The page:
Lee spent several days in the hospital recovering and was walking a full mile around the unit by the time he was discharged. He was determined to not let this setback dictate his plans for the future.
With clear arteries, Lee began to train and regain lost ground. His YMCA teammates began to talk about a thing called ‘National Championships’ for age group triathletes. He learned that to participate at Nationals he had to be in the top 10% of finishers in a sanctioned race — and suddenly, Lee had a brand-new goal.
His 2017 second place finish at the Grand Rapids Triathlon was good enough to earn an invitation to the 2017 Age Group National Championships. Due to other circumstances, he was unable to make that race. In 2018 he took 1st place in his age group at the Grand Rapids Triathlon, qualifying him for the 2018 Olympic-Distance National Championships in Cleveland.
He finished 123rd at Nationals and was determined to break into the top 100 the following year. Lee had another great racing season in 2019 and earned another invitation back to the National Championships. He met his goal of breaking into the Top 100 by placing 94th, but also ended up in the Emergency Room following the race with an ultra-low blood pressure reading of 45/35!
Quickly recovering from the blood pressure scare, Lee began to rethink the whole ‘triathlon’ idea. The race that put him in the hospital also injured his Achilles tendon, forcing him to either give in to discouragement or make a decision to move forward on a slightly different path. Lee chose to remain in the sport as an Aquabike athlete. ‘Aquabike’ requires the same swimming and biking distances as a triathlon, but without the running portion.
Lee was ecstatic to qualify for the World Championships in 2021, placing 10th in the nation in Aquabike at the Multisport National Championships in Sebring, Florida. The World Championships to be held in Edmonton, Canada were derailed by COVID-19, and once again Lee had to decide if it was time to give up or keep training.
To further complicate matters, Lee was in a bad biking accident, resulting in a broken shoulder and five broken ribs. He worked to regain the use of his left arm and by May of 2022, he was ready to compete at the National Championships again. He placed 13th and requalified for the World Championships, officially earning him a spot on Team USA and taking him to the race he completed in Spain in September 2023.
Lee’s wife, son and daughter were with him at Worlds, and he found it both emotional and inspiring to race by them as they waited on the sidelines with a banner, wearing their “Logan Strong” t-shirts, and yelling “Go, DAD!”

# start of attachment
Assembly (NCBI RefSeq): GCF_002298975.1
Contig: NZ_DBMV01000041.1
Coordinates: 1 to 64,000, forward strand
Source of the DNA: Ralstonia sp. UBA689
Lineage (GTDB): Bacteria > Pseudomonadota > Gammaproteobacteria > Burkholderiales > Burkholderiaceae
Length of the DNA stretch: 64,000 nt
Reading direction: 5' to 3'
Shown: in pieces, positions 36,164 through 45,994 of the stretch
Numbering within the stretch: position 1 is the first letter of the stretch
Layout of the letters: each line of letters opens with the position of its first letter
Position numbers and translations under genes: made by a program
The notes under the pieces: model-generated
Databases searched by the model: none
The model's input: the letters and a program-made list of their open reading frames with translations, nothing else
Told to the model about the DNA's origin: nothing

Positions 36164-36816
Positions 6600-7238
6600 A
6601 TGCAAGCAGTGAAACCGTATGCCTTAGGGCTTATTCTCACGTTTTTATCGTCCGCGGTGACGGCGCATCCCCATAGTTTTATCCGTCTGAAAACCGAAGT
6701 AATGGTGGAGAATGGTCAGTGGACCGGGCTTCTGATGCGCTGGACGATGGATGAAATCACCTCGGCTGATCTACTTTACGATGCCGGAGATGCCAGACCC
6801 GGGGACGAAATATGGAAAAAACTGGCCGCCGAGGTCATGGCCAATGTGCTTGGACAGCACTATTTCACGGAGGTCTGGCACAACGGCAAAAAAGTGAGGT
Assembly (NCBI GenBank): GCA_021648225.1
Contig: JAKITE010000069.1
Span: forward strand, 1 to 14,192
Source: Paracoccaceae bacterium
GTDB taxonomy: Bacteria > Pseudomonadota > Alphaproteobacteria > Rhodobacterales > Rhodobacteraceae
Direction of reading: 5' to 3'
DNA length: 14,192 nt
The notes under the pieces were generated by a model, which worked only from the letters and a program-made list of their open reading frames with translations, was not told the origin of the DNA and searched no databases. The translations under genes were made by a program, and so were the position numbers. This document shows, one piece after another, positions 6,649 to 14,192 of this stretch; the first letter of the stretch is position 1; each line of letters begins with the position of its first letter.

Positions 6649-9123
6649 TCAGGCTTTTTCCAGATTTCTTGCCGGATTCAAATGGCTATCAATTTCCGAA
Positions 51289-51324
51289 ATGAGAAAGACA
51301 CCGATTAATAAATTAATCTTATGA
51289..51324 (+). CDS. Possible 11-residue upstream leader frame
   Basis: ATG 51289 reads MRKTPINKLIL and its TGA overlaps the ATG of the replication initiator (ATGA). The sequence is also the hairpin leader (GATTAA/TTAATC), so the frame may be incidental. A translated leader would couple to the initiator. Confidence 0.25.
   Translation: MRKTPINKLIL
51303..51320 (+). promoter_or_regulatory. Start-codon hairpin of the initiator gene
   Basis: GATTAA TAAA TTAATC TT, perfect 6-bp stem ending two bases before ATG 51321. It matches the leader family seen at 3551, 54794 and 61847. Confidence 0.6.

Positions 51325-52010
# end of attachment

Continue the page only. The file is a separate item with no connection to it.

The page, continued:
Mindset over matter
Stunningly beautiful, the town of Pontevedra is in northwestern Spain, right off the mountain range that plummets down to the Atlantic Ocean. The race’s uphill cycling was extraordinarily challenging; Lee admits to being passed by international cyclists going twice as fast as he was.
“I’m not a bad cyclist, but now I know what I need to adjust when I return,” Lee says, already calculating his next training goal (likely somewhere precipitously steep). “I was happy to get 19th in the world in my age group, but I would like to have done better and I’m determined to come back.
“I remember watching the Olympics as a young boy and thinking how awesome it would be if I was ever able to represent the USA like Mark Spitz. When I was a teen, swimming gave me a vision of what I could accomplish and what a proper mindset can do. I want to be on the podium and wave our flag at World Championships, but I realize that if I want to be on the podium tomorrow, I have to train hard today.”
Training hard means two hours a day after an eight-hour workday, Monday through Thursday, with another four hours on Saturday. Competition does not get any easier for older triathletes; Lee and his teammates consistently compete at the level of people who are 25 years younger.
Revealing a mind-over-matter training secret, Lee adds with a smile: “If I keep telling myself that I’m still 20-years-old, I’m hoping the rest of me will respond!”
If anyone could make this wishful magic work, it’s the man who dodged death, refused to give up, fought a mountain and whose daily commitment to a dream has already made him a champion. Lee Logan is unstoppable. ~